The 14th Amendment means that the citizens generally have the right to do as they please in the privacy of their own homes, public places, and places of businesses without the interference of the federal government. It also means that no one, including freed slaves, should be deprived of life, liberty, or property without due process of law. (Keep in mind that the point of the 14th Amendment was to protect the rights of former slaves, not to ensure that a woman who preferred a daughter could abort a son.)

Neither the 9th nor the 14th Amendment mean that citizens can do anything they want. It means, for example, that two men can have a sexual relationship, but it does not mean a man has the “right to privacy” if their sex is not consensual. The logical assumption is that individuals have a right to interact without interference, provided those actions are voluntary and consensual. No one has a “right” to commit murder simply because the act is performed in the “privacy” of his home.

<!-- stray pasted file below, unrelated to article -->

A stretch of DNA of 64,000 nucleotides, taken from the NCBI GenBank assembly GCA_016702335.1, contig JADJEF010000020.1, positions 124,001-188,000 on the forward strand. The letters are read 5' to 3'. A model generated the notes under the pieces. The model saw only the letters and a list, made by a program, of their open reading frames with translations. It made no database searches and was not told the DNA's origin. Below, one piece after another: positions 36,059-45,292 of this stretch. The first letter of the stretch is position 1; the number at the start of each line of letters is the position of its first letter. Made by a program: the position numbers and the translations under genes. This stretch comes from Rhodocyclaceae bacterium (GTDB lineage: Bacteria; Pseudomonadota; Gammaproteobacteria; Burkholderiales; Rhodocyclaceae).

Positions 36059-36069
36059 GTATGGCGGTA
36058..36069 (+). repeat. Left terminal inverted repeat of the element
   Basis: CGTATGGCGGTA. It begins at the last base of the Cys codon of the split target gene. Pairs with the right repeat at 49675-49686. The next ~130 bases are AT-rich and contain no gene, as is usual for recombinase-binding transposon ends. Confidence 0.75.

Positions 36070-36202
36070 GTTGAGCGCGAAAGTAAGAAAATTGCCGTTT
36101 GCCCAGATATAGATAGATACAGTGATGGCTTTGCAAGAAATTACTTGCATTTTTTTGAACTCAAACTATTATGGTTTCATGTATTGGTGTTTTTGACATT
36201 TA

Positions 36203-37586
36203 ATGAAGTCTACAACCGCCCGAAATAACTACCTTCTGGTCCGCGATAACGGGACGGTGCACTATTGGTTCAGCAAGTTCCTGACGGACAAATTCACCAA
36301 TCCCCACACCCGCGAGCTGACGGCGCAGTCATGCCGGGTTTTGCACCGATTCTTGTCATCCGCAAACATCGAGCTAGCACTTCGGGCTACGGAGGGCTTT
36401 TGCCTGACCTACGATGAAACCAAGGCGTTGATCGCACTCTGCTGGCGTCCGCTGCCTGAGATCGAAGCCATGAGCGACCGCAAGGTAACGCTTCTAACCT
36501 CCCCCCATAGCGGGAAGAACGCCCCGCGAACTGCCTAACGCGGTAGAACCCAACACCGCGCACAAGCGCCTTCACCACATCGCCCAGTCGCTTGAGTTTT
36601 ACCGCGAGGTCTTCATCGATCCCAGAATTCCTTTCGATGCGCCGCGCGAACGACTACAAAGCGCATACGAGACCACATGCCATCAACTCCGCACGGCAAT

Allowing the states to adopt rules regarding abortions does not mean gay marriage will be outlawed, because gay marriage is a consensual act between two parties. In an abortion, aside from the pregnant woman (or pregnant man, for those who insist on being “woke”) and the abortionist, there is a third party (the baby) who is not able to consent to the act. That is what makes the “right to privacy” argument inoperable. Justice Samuel Alito, in the leaked draft of his possible majority opinion, specifically addressed that. Hysterical leftists are outrageously claiming that gay marriage, interracial marriage, and even birth control will be outlawed if Roe v. Wade is reversed. Joe Biden has absurdly warned that Republicans could pass laws preventing “LGBTQ” children from attending public schools. These irrational claims are intended to raise campaign funds and drive more Democrat voters to the polls in November—voters who are so angered by skyrocketing inflation, rising crime, dangerous border insecurity, and preposterous anti-virus mandates that they will either vote Republican or stay home on election day.